However, he remains keen on the idea of transplant and, along with many other patients, sought to resolve the impasse by invoking another traditional rubric – that of a person’s right to autonomous action in relation to their own person, their own body and, by extension in a contemporary frame, their own health:

Now I have to get a kidney from someone else…That’s my decision. It’s my body and I want to go ahead. It doesn’t matter if I live or die…It doesn’t matter what nationality we are, white, black, brown, whatever, we all come from the ground. In old way, we call the mother ‘earth’, dust to dust, so that’s where we come from, doesn’t matter. (3-086)

Yeah, if the doctors say my heart is right, I’ll say “yes” for my transplant. I’ll agree to whatever they want, for myself anyway, it’s not for anybody else, but for myself. (3-164)

I’m choosing my own choice, I’m choosing the transplant… I said, “Yes, that’s me, that’s my identity!” (laughs) (3-098)

Family got nothing to do with it. You decide, you know what to do. You want to go through the operation, well it’s up to you, nobody can tell you what to do… that’s your body and that’s your kidney -if you want a new one, you ask the doctor and the doctor will tell you. Don’t get fright - some people get frightened eh? (3-160)

Asked whether any cultural issues constrained patient transplant choice, one patient suggested pragmatically:

No, some may have [reservations], but there is that many people with renal disease that that should overcome any cultural things, you know…There probably would be a little bit of fear just because there’s not enough education on it, you know. (3-019)

Patients who were Christians had a faith-based interpretation of their situation. This provided both personal and spiritual strength within a framework that promoted universal help, under-cutting notions of wrongdoing through accepting donated and/or non-Indigenous organs:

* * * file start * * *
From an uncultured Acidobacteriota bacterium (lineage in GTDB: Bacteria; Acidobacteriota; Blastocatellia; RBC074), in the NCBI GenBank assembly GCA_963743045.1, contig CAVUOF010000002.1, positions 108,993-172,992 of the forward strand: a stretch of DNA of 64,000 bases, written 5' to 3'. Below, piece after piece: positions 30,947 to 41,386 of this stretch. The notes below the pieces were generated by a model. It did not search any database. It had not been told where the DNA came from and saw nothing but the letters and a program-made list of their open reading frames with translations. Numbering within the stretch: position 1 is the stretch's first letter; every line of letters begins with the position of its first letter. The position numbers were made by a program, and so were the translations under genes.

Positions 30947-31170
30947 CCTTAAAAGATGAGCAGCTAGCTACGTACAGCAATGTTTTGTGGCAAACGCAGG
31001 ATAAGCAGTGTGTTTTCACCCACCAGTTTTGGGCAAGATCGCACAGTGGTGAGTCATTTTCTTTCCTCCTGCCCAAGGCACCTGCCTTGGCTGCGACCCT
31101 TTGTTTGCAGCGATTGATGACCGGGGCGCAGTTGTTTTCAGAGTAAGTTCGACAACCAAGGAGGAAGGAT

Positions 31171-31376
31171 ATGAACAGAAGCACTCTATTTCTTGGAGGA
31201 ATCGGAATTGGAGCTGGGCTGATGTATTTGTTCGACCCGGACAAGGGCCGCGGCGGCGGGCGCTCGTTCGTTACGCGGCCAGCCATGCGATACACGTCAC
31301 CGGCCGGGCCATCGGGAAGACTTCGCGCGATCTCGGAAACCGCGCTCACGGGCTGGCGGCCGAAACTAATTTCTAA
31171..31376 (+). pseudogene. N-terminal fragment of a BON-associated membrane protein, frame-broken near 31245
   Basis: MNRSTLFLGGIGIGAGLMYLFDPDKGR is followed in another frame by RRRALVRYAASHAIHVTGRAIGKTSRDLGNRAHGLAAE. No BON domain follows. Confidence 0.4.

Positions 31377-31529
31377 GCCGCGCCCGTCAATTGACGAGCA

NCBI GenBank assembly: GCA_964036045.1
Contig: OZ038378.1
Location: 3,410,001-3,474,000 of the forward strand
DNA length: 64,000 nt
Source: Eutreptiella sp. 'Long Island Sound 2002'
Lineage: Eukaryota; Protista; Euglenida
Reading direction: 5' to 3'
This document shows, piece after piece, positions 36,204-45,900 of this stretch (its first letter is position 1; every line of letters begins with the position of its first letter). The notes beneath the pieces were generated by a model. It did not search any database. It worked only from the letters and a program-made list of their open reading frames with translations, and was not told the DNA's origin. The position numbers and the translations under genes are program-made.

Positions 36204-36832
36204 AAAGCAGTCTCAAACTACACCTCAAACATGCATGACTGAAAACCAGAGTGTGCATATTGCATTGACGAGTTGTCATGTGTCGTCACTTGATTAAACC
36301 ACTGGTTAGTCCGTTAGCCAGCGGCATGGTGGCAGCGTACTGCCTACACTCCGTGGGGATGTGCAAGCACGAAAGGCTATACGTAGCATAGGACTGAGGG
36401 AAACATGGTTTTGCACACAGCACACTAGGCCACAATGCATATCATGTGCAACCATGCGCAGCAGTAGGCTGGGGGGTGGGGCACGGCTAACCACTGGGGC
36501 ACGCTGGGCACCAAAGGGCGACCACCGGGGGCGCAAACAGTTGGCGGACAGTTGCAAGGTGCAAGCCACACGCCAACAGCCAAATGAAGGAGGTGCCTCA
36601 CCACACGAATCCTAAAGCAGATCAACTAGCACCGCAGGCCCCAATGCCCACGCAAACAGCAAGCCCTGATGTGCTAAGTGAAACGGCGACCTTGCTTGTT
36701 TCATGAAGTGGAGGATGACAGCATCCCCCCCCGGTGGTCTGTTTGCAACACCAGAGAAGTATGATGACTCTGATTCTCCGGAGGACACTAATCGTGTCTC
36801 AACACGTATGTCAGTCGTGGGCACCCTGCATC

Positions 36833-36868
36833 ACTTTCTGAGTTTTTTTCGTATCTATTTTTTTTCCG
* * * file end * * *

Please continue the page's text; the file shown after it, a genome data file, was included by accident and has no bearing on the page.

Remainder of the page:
We trust in the Lord, He’ll find a kidney for me; I’m a Christian person - a Baptist – and people always pray for us dialysis patients. I’m not frightened. I don’t worry if that kidney comes from a White person or someone else – it doesn’t matter…God made people to help each other. When the doctors get that same blood, same numbers, that kidney will be alright. (3-166)

Even in these different contexts an emphasis on individual agency and autonomy supported patients to make decisions that others – including family or other patients – opposed.

[B]ut for me I trust myself to go ahead with the transplant; I trust myself. I have faith you know, I believe in the Lord Jesus (3-164)

The man who had inadvertently annoyed a fellow patient who was anti-transplant, also emphasised his own right to decide:

No. That’s what I think and [when I] make a decision, that’s my business you know. I’m not going to have someone coming and trying to convince me not to go ahead with it [transplant]. (3-053)

The source of a patient’s transplanted kidney was a topic of interest and considerable speculation by fellow patients. However, the dearth of accurate, timely information and limited communication opportunities, left patients floundering; scraps of hearsay and misinformation circulated among co-resident patients: